Lu Chen is a recent Parsons graduate who made a double debut last season in a gallery in SoHo. Upstairs there were intricate and truly couture-like pieces on mannequins. (Jordan Roth has worn several pieces from that collection, including a printed look with a built-in video component.) Downstairs there was smaller offering of ready-to-wear that was considerably less fanciful and, to my eye, informed by the Belgian school.
It’s off-the-rack clothing that Chen decided to focus on for her first runway show at the Daryl Roth Theater yesterday. “I feel like last season was more like a continuation from my thesis, really driven from concept,” she noted. As for the live aspect, Chen was interested in building narratives. “I feel like an exhibition is more about observing; the show is more about experiencing. Doing a show is more about a whole story, a feeling,” she said.
It wasn’t just garments that helped get the mood across—the cast was made up of creatives in different fields, some of whom were planted in the audience. A fellow sitting in the front row with a big camera on his shoulder also had a moment on the catwalk. For the finale, one model pushed another draped across a bed, symbolizing the body and the spirit, respectively.
The seen and unseen, the material and the abstract—these are the dichotomies that drive Chen’s work. At this very early point in her career, her mission seems to be to bring the inside out, specifically by manifesting feelings and moods in fabric. This exposing of the inner self, as it were, takes the form of exposed construction and stitching. Embroideries that continue past the hem and clothes that half wrap or are encased in sheer tulle speak to dualities.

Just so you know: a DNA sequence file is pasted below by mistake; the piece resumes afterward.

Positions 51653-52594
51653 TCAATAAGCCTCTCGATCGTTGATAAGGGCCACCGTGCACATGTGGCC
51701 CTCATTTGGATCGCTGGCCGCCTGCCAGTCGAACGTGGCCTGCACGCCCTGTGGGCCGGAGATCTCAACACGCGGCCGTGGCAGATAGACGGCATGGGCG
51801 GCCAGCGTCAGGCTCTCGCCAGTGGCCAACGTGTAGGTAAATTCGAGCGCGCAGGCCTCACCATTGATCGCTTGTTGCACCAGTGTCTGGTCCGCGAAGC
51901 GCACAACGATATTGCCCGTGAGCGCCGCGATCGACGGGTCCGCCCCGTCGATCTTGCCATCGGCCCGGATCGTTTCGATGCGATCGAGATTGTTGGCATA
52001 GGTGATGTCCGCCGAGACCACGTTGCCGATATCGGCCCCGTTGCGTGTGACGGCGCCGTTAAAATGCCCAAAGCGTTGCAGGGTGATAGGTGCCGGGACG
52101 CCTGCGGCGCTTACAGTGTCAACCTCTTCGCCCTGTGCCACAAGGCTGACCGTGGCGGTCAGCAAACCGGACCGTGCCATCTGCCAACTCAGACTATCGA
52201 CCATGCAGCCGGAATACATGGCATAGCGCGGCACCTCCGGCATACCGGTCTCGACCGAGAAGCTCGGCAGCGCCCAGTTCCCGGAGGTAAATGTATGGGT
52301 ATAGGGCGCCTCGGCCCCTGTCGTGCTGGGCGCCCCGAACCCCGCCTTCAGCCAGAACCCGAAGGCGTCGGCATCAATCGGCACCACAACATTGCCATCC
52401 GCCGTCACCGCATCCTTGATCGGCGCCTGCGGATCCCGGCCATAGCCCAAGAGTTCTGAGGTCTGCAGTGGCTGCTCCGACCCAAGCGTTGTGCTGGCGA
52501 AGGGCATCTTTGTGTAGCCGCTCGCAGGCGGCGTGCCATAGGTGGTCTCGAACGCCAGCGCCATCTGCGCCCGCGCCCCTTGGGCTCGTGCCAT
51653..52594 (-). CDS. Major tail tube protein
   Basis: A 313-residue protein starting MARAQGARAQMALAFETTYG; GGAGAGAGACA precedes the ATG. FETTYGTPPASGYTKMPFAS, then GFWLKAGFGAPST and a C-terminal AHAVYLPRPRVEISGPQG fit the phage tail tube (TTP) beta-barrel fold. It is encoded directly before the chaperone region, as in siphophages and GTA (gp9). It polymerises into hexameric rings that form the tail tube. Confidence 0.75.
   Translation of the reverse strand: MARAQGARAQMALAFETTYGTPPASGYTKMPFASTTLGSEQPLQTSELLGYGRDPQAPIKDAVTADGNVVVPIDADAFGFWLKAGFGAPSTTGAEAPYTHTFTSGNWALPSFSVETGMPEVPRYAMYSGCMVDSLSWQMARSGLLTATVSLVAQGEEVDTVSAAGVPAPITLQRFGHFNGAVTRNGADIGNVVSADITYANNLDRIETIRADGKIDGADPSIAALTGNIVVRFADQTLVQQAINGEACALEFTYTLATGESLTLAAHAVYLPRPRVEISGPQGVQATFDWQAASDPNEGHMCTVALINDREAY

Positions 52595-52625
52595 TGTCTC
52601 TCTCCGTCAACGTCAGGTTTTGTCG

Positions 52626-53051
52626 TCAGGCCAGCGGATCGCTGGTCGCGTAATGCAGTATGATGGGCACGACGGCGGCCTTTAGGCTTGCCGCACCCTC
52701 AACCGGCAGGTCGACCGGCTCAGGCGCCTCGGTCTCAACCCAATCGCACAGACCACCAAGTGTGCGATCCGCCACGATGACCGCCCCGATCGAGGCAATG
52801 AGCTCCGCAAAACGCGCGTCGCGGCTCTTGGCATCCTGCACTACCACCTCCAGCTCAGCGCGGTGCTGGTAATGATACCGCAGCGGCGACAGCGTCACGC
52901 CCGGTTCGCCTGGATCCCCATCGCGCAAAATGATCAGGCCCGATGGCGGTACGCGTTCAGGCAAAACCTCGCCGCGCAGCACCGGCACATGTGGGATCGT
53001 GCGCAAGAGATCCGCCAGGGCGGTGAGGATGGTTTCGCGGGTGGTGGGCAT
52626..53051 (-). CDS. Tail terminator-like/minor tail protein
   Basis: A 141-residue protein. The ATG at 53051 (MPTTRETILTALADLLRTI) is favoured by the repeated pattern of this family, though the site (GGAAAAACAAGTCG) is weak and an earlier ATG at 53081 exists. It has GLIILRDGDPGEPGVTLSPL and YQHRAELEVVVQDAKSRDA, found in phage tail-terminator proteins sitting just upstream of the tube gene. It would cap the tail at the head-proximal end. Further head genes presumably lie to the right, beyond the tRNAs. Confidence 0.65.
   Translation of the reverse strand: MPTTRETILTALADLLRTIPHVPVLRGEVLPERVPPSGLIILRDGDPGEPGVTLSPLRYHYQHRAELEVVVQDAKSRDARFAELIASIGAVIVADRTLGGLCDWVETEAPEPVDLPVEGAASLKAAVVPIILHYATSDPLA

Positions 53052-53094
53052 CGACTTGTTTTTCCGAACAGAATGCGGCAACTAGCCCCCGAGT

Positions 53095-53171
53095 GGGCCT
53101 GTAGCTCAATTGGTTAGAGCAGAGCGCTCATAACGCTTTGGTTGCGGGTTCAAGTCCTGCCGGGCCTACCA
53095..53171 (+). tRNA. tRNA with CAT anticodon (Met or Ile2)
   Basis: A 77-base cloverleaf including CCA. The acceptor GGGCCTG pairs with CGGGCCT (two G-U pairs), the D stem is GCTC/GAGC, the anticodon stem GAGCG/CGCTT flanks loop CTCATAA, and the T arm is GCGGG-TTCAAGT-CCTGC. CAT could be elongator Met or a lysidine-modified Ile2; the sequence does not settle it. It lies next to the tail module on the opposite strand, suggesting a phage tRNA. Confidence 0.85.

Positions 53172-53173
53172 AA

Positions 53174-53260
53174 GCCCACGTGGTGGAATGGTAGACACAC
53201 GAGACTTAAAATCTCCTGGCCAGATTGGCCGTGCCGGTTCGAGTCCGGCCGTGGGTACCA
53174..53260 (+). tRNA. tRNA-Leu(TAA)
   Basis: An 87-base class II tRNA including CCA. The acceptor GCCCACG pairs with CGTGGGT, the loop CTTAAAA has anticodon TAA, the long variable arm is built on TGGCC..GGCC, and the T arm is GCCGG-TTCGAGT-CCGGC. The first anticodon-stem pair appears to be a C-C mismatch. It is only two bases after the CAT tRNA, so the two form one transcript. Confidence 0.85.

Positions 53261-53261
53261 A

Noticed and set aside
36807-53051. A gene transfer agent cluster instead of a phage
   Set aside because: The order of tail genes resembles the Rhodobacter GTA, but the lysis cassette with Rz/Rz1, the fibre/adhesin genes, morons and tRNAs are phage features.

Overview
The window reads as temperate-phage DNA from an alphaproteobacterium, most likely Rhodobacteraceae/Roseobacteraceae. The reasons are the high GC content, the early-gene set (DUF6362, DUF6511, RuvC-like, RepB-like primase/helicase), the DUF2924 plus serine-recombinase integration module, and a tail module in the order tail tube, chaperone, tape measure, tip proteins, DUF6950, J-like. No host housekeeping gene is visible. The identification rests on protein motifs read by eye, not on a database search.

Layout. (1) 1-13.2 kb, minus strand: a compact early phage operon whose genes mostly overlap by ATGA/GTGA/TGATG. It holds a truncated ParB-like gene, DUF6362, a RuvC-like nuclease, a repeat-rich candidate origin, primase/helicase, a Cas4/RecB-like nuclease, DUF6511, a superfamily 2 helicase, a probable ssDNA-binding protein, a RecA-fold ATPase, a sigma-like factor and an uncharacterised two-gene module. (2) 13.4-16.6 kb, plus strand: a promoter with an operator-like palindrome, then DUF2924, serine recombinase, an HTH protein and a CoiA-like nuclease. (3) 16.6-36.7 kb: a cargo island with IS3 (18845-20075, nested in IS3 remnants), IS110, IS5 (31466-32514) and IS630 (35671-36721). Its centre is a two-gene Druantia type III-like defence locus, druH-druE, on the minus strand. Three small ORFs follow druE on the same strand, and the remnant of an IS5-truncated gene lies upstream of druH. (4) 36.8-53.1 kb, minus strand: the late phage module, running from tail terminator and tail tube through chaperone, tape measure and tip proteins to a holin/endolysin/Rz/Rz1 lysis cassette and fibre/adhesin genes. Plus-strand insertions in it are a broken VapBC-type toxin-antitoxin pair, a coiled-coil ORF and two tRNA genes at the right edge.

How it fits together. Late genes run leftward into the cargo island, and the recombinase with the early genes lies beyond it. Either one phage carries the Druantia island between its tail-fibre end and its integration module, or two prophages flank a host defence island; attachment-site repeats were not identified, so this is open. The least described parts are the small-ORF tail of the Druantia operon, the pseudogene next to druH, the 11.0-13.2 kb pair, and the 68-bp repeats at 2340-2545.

Like Martin Margiela and Ann Demeulemeester, whose work Chen’s fall collection paid partial homage to, Chen wants to take things apart and put them back together in new ways, so a suit might feature half a skirt, say, or a dress might come in a seemingly unfinished form, with the model carrying the tube of fabric it could’ve been made from. That unfinished look is particularly demanding of the wearer, and as such, not so much in the off-the-rack vein. A tailored dress and jacket with red trimming was more in the spirit.
Pink and black coats constructed of layer-upon-layer of chiffon that fluttered a bit as the wearer moved caught my eye, as did a voluminous sweater that was sheer and finely knit on top with a bottom half made of chunky black yarns. The latter was perhaps the most ready-to-wear look of all in its balance of edge and ease.
It takes a while to shed the idealism of school days for the harsher realities of the fashion industry. Chen, who is bravely wading into the commercial aspects of the market, gifted her guests a key festooned with flies (a nice surrealistic touch). The way I read it, Chen’s talent is the key to her future, which is still in the process of being unlocked.